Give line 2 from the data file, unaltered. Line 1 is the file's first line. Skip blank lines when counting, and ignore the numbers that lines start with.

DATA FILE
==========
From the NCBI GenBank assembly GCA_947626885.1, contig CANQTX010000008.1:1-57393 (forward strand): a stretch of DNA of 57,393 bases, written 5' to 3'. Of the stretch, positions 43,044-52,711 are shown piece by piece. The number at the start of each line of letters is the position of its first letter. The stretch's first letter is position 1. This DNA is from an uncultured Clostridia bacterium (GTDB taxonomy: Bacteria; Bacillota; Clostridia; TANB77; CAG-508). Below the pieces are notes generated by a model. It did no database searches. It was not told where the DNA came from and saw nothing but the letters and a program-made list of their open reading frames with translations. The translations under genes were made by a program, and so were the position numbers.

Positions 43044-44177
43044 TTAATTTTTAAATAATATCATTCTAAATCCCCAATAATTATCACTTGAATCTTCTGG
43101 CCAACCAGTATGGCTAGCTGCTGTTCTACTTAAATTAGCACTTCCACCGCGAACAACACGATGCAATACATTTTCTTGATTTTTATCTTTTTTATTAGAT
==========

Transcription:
Positions 43044-44177